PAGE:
Rohingya in Burma fear the return of the military to power

After years of conflicts and displacement, the Rohingya in Burma fear a return to power of the military regime for fear of new violence in Rakhine State, where population groups have declared their support for the new authorities.

A large segment of this Muslim minority, whose members do not possess a nationality, have spent years in crowded displacement camps without the freedom of movement or the provision of health care in conditions described by human rights defenders as amounting to "apartheid."

The military repression that was recorded in 2017, which saw the destruction of entire villages and the escape of about 750,000 of them to Bangladesh to escape the atrocities, rape and extrajudicial killings, are still ahead of them.

In a camp near Sittwe, the capital of Rakhine state, a 27-year-old Rohingya man who asked not to be named said, "With a democratic government, we will have some hope of returning home," adding, "But now, we are definitely unable to return."

The Burmese authority had faced prosecutions in the International Court of Justice on charges of genocide during the violence that was committed in 2017 in Rakhine, where the majority of the Rohingya lived in Burma before their displacement.

Army Chief Min Aung Hling, who has been leading the military council since the coup, has repeatedly said that repression was necessary to end the state of rebellion in Rakhine.

"There is a real risk that (this system) will lead to more violence in Rakhine," said Tun Khin, head of the non-governmental organization Burmese Rohingya in Britain.

After assuming power, the military council pledged to respect plans to return refugees from Bangladesh, which had been neglected for years.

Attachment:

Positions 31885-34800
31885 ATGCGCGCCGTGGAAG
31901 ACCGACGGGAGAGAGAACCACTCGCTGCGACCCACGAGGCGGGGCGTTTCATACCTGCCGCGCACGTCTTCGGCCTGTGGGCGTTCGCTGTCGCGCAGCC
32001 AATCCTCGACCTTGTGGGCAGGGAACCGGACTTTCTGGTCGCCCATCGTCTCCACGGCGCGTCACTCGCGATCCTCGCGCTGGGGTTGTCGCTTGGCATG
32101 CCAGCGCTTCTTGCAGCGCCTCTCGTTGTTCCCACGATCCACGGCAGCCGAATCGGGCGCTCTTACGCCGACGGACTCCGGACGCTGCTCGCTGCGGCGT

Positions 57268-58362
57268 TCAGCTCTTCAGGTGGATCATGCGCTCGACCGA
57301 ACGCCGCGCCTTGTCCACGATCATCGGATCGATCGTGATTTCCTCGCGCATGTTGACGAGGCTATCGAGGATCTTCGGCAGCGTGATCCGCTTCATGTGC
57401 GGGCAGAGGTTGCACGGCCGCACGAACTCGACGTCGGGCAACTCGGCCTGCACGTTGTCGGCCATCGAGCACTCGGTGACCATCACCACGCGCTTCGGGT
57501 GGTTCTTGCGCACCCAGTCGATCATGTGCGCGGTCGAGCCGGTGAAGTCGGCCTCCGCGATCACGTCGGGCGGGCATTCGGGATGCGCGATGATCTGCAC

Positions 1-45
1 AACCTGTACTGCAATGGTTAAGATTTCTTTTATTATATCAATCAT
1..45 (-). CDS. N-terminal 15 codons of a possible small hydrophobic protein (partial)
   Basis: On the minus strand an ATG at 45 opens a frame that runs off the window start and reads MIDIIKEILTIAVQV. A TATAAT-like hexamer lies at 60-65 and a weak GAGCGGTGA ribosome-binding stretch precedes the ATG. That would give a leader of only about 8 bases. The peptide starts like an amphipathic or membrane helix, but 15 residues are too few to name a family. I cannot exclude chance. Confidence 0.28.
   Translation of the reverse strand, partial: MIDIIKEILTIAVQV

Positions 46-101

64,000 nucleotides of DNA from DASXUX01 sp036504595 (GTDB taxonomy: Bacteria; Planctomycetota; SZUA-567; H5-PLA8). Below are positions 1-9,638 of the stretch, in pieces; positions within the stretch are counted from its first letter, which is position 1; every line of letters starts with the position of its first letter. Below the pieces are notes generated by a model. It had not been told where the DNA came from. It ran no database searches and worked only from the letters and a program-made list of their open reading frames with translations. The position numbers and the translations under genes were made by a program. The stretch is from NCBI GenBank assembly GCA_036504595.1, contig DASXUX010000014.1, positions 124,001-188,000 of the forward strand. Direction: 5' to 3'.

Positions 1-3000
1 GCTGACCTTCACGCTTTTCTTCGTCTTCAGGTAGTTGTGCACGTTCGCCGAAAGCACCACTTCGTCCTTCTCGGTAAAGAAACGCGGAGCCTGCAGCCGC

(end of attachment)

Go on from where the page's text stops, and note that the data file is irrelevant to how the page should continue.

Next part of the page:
However, "Nobody believes what they say," according to Tun Khin.

Aung San Suu Kyi, the de facto head of government during the crackdown in 2017, defended the Burmese army during hearings held by the International Court of Justice in 2019 against the background of the accusation of genocide.

Despite this, Rohingya refugees in Bangladesh have sent messages of support to the demonstrators who challenge the junta daily, calling for Aung San Suu Kyi's return.

Some of them posted pictures on social media, in which they performed the three-toed salute, which has become a symbol of resistance to military rule.

Rakhine State, which has a minority of Rohingya and a majority of Buddhists, has been mired in decades of conflict.

In recent years, the army has encountered the "Arakan Army" rebels, who are fighting for greater autonomy for the Buddhist population of the "Rakhine Ethnicity".

However, a few days after the coup, the Military Council restored the Internet 19 months after it was cut off and reiterated its commitment to a ceasefire with the rebel group.

He also announced that a member of the Rakhine National Party would join the government.

In the context of a mass amnesty, the regime released Aimong, the former leader of the Nationalist Party, who was imprisoned by Aung San Suu Kyi's government in 2019, after a speech that was followed by bloody riots.

Some locals believe that an alliance with the military will give them the opportunity to gain greater autonomy in Rakhine.

"This time, it will be different with the military administration," said Miu Kyaw Aung, a resident of Minbia, considering that the strength of the National Arakan Party and the Arakan Army gave more weight to "Rakhine" in the negotiations.

Tun Maung, who lives in the heart of what was a centuries-old kingdom ruled by the Rakhine kings, still remembers hiding in a well to escape gunfire under the last military rule.

"I lived under a military dictatorship and under a civilian government (...) I know the difference," says the sixty-year-old man who wanted to speak but with a pseudonym.

"We cannot accept to live under military rule again," he said.

He remembers how soldiers forced residents of his village to work for free, paving roads or building military barracks.

Rakhine families who refused were subjected to intimidation and fines.

"I despise them deeply," he told France Press, adding, "I prefer to choose someone who kills me twice instead of another who kills me five times."

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